BROWN PHILLIP FOSTER BROWN (Age 81) A leader in woodturning as a craft art, he left the world on July 14, 2018, with a legacy of the beautiful wood vessels, bowls, and sculptures in nine museums (including the Smithsonian's Renwick Gallery), and many private collections. His life as a professional wood turner started in 1975 and overlapped his 30 years as an agricultural economist with the U.S. Department of Agriculture. He moved to Washington, DC in 1959 for his first job with USDA. After serving in the Army and in the Peace Corps in the Dominican Republic (1963-1964), he returned to USDA, completed a master's degree in Agricultural Economics at the University of Maryland, and worked assisting farmers in setting up cooperatives around the country, including in Hawaii. He was a pioneering member of the American Association of Woodturners and its associated chapters Capitol Area Woodturners and Chesapeake Woodturners. He founded the Montgomery County Woodturners, and was recognized in 2017 by the Montgomery County Executive with a Lifetime Impact Award for Excellence in the Arts and Humanities. He held leadership positions and was active in the James Renwick Alliance, Creative Craft Council, The Center for Art in Wood, and the Collectors of Wood Art. Phil continued to forge ahead and live as fully as he could for a year and a half after a diagnosis of terminal cancer. He was involved in finishing his artwork and making decisions about upcoming exhibitions until the end. Phil was born on June 6, 1937, to Maro Foster Brown and Marguerite Rickey Brown and raised in Denver, Colorado. His father was descended from Christopher Foster who came to America in 1635. His mother was related to the modernist sculptor George Rickey, whose work Phil loved. A member of the Alpha Gamma Rho Fraternity, he graduated from Colorado State University in Fort Collins in1959. Phil had three daughters with his first wife, Christine Nimmo, in Bowie, Maryland. In 2001 Phil married Barbara Wolanin and began life together in Bethesda, Maryland, where Phil added a woodturning shop to the house. Phil is survived by his wife, his daughters Stephanie Warner, Kate Visciani, and Alexandra Bradley, two step sons, six grandchildren, and sister Constance Bird. A memorial celebration will be held at 3 p.m. on Saturday, September 29 at Cedar Lane Unitarian Universalist Church. Memorial donations may be made to The Center for Art in Wood (141 N. 3rd St., Philadelphia, PA, 19106) for the Phil F. Brown Fund to support the Washington area collection visits of the Windgate International Turning Exchange Residency Program artists that Phil organized for the past five years.Memorial donations may be made to The Center for Art in Wood (141 N. 3rd St., Philadelphia, PA, 19106) for the Phil F. Brown Fund to support the Washington area collection visits of the Windgate International Turning Exchange Residency Program artists that Phil organized for the past five years.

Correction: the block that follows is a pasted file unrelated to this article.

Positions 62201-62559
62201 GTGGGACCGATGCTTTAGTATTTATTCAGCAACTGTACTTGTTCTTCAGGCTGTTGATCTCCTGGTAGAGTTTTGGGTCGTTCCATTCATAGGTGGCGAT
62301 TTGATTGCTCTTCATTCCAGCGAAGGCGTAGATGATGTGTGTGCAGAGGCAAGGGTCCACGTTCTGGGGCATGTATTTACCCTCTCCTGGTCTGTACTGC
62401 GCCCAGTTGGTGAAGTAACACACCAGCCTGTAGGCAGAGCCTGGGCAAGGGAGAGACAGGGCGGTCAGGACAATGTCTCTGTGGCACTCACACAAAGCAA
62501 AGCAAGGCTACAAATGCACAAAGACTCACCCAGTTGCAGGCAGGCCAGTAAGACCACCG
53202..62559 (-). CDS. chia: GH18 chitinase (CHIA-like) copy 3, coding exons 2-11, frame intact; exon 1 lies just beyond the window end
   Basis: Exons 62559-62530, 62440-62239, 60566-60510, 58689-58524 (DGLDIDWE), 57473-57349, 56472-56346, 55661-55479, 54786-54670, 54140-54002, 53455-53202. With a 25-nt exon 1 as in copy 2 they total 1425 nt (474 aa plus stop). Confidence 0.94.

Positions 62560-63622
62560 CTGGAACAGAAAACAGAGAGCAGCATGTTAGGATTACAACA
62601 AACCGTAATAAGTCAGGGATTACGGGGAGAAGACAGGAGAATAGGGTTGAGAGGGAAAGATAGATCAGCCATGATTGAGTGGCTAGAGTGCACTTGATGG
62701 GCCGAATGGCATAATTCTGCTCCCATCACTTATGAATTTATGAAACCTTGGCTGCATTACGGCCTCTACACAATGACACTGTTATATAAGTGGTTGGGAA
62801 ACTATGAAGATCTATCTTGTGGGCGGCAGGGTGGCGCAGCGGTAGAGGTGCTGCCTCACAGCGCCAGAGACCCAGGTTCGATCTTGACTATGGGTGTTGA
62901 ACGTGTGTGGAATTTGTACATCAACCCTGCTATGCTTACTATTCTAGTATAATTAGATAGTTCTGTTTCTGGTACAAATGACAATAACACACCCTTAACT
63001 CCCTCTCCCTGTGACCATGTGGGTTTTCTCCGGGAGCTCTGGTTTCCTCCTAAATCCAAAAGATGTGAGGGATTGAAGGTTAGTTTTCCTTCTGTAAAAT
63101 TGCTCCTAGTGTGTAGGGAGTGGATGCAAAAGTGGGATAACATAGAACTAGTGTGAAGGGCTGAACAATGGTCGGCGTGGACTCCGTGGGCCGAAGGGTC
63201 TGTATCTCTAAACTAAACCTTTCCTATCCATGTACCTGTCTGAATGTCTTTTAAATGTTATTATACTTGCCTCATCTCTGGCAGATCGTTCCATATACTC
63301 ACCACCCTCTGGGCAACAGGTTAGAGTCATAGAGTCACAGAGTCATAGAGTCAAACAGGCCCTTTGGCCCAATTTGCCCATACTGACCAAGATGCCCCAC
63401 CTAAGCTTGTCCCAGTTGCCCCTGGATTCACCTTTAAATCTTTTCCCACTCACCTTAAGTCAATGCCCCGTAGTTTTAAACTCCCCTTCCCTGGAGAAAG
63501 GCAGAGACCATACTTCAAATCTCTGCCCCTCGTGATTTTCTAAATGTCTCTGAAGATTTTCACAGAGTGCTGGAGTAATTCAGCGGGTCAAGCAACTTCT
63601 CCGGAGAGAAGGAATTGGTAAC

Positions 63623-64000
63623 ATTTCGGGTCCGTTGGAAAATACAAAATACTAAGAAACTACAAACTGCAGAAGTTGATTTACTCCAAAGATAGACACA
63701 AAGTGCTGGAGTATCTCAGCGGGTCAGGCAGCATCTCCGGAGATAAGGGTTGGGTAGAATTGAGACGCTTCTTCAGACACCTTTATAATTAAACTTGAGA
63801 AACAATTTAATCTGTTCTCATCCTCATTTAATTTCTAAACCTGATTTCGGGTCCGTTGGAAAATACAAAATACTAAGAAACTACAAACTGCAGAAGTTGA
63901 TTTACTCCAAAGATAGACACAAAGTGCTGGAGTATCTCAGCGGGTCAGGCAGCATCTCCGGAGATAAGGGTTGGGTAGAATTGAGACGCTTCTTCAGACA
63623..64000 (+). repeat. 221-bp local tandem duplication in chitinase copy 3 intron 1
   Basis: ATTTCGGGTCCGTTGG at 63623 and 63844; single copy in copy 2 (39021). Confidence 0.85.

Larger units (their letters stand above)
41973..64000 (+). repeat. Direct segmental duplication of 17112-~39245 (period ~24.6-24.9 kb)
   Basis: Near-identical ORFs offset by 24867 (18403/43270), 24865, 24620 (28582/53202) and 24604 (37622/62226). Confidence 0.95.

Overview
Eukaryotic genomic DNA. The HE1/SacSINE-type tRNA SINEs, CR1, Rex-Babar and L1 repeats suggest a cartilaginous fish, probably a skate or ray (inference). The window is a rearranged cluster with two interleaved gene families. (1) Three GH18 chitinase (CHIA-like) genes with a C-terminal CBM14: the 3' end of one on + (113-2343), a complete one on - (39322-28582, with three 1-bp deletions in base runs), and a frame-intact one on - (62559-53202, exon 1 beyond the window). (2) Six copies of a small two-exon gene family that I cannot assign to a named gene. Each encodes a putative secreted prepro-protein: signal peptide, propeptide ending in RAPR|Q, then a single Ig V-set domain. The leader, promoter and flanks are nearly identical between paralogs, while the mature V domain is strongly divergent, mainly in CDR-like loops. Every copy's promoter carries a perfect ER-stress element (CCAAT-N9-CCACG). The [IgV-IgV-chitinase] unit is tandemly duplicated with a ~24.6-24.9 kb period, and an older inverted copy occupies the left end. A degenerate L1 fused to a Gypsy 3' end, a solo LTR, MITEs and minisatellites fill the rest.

Published in The Washington Post on Jul. 22, 2018.